In my first post on storyboards, I mentioned that that can serve a number of different purposes from a production tool to a way to get people excited about your project. I recently posted an example of some storyboards I drew just before shooting—and the videos that they inspired. This article looks at the other side, using storyboards long before you ever hope to shoot to help advance a project so that it can get funding.
Any time you’re trying to sell someone on backing your vision—whether it be for ten or twenty bucks on Kickstarter or millions from a film fund or high net-worth individual—you want to create a vision of that film for your backers—even though, for the moment, it that still exists only in your head. You need to help people visualize the film you would make. If you can help them visualize it—and if it’s worthy once you have—then you have a better chance of getting their support.
There are lots of ways to get people to visualize the film you want to make. Some films are so “high-concept” that all you need is a title and logline. I always thought Air Force One was the ultimate high concept film until they came out with Snakes on a Plane. Before I go off on a rant about the merits of high concept movies, I’ll just say, sometimes you need more than an awesome title to help people see the movie you’re planning to make. The “lower” the concept the more you need to show. Some movies can get by with a poster. Others a cool fake trailer. And for some, you might need to show the movie frame by frame.
A set of storyboards can help you tell your visual story to your potential backers before you have anything to show. These can be presented at-is or scanned and turned into an animatic video with voices, music, however fancy you want to go. It probably isn’t necessary to storyboard the entire movie—at some point, even looking at drawings is too much to expect of investors—but a well illustrated, cinematic sequence can not only show backers that there’s a visual story to be told, but how you plan to tell it. That’s powerful.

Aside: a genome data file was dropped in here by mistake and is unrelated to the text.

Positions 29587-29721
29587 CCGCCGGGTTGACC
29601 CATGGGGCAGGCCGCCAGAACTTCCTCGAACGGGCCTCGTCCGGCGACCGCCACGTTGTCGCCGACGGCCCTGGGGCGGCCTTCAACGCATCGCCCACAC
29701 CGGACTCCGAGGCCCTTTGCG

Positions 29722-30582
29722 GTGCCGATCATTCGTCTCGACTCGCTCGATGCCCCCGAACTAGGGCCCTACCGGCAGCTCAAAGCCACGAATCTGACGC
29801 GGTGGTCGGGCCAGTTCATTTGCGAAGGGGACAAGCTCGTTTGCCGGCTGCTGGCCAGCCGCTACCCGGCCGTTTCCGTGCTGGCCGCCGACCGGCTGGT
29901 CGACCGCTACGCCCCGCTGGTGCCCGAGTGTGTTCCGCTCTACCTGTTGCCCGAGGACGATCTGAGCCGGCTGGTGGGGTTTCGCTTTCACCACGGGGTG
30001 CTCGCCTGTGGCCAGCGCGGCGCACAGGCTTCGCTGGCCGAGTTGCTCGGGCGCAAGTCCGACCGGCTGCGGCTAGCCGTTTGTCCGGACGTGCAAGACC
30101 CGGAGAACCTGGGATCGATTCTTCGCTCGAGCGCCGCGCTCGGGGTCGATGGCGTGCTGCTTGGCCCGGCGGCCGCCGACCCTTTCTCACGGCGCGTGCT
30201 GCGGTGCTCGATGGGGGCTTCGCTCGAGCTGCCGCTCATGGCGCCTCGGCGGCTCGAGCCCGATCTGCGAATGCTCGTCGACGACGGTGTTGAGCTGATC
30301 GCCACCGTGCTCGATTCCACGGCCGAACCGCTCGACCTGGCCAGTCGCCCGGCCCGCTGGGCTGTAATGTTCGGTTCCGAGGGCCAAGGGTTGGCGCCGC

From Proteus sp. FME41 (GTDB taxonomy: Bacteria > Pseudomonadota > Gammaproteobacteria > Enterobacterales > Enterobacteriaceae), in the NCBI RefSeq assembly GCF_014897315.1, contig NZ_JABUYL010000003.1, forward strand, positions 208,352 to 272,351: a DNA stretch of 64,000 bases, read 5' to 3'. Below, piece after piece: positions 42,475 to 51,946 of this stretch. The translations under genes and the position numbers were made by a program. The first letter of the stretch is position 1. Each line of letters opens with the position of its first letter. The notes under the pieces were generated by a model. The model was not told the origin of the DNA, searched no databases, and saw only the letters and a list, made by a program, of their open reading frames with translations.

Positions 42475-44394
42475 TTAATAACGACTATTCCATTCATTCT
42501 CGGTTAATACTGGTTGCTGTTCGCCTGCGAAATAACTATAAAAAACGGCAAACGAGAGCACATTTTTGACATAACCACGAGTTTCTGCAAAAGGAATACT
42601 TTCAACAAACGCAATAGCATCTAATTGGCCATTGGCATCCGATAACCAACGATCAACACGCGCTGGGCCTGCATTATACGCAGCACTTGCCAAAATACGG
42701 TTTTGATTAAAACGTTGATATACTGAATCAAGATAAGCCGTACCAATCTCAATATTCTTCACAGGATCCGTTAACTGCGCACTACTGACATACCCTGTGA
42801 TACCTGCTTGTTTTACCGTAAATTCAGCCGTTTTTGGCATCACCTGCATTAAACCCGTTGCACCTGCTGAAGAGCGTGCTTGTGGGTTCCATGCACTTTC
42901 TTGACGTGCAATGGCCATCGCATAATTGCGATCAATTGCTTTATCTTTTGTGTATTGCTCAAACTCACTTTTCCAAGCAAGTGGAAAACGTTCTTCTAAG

Several years ago I wrote a romantic comedy feature script that won a few fans. It was the story of a guy who’d given up his dream of college when his parents died and was working as a janitor in a university so that he could send his sisters there. He crosses paths with an associate professor when she throws away her publish-or-perish novel in the trash out of frustration. The janitor finds it and secretly passes her some ideas about fixing it while he simultaneously passes himself off as a professor on sabbatical. You know, romantic comedy stuff.
In advancing the cause of this film, I spent several days drawing detailed storyboards of the film’s opening sequence. It’s a mostly visual sequence that carries the film through the prologue that introduces the protagonist’s dashed dreams and carries us to his present-day existence and into the story. Like the movie itself, I figured that once the viewer got sucked into this story, they’d be hooked and stay with it. So I drew some pretty fine storyboards and included them as a part of the film’s business plan. Today I might have gone further and made a video from them, since it’s not much more work.
The following are the 7 pages of storyboards I drew to win over potential investors by getting them to visualize my story. But I also thought that these storyboards served another function, which was to convince myself that there’s a compelling visual story here. Look at the panels—forget about any dialogue or description. Can you see the movie based on the storyboards?
So if the storyboards are so successful, why haven’t you seen this movie? Well, in fact, the storyboards were part of the package that secured a distribution offer and a lot of investment interest. Unfortunately, there are some things that even cinematic storyboards can’t overcome, and the movie financing fell apart for other reasons. That’s a different discussion. But the storyboards did their job. As I look toward my next feature project, I’m realizing that I should probably get out the pencils and onionskin because along with a great script, good casting, and a reasonable distribution plan, I believe that storyboards can be an important part of bringing a project to the starting gate.
Douglas Horn is a feature film writer-director and a creator of independent series. Douglas and Dan Southworth founded the web media company Popular Uprising. The company’s action/sci-fi series DIVERGENCE will release its first season in 2012. More information at: DouglasHorn.com and WhatIsDivergence.com